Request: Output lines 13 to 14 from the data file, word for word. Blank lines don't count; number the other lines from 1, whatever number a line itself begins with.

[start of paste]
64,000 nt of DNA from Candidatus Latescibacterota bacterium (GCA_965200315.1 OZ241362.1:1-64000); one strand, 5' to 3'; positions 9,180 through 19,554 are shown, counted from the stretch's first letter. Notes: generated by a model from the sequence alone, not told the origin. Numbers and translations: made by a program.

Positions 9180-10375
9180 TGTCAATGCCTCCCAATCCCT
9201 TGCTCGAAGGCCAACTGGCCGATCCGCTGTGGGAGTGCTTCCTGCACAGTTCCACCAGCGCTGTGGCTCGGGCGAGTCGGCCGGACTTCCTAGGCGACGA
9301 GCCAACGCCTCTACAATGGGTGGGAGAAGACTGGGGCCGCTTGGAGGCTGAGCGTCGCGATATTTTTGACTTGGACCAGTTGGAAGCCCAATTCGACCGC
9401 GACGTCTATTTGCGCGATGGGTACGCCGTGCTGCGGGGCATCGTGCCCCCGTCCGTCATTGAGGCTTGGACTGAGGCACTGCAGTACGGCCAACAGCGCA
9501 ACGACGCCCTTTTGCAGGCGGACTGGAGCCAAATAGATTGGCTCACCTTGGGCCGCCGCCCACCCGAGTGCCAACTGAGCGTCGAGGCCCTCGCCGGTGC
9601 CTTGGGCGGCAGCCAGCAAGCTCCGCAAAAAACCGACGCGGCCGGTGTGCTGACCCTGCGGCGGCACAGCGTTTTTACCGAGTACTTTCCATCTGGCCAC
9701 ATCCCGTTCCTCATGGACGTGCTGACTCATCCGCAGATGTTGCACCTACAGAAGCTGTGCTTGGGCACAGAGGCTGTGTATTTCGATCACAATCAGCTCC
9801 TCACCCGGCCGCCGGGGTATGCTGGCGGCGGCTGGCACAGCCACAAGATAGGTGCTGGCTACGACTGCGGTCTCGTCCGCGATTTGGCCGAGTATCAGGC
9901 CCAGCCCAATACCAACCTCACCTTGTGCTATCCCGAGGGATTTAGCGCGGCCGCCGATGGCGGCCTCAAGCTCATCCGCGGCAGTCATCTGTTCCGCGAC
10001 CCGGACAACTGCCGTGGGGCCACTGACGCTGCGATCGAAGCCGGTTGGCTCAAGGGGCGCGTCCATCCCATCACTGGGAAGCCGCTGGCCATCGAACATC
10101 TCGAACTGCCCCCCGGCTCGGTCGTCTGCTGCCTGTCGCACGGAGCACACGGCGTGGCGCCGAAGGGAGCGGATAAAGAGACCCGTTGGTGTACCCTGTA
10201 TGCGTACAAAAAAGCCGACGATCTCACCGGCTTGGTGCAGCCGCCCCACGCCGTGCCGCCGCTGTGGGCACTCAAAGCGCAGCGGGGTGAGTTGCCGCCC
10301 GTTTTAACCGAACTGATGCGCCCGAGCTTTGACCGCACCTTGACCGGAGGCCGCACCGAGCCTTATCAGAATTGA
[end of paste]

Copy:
10101 TCGAACTGCCCCCCGGCTCGGTCGTCTGCTGCCTGTCGCACGGAGCACACGGCGTGGCGCCGAAGGGAGCGGATAAAGAGACCCGTTGGTGTACCCTGTA
10201 TGCGTACAAAAAAGCCGACGATCTCACCGGCTTGGTGCAGCCGCCCCACGCCGTGCCGCCGCTGTGGGCACTCAAAGCGCAGCGGGGTGAGTTGCCGCCC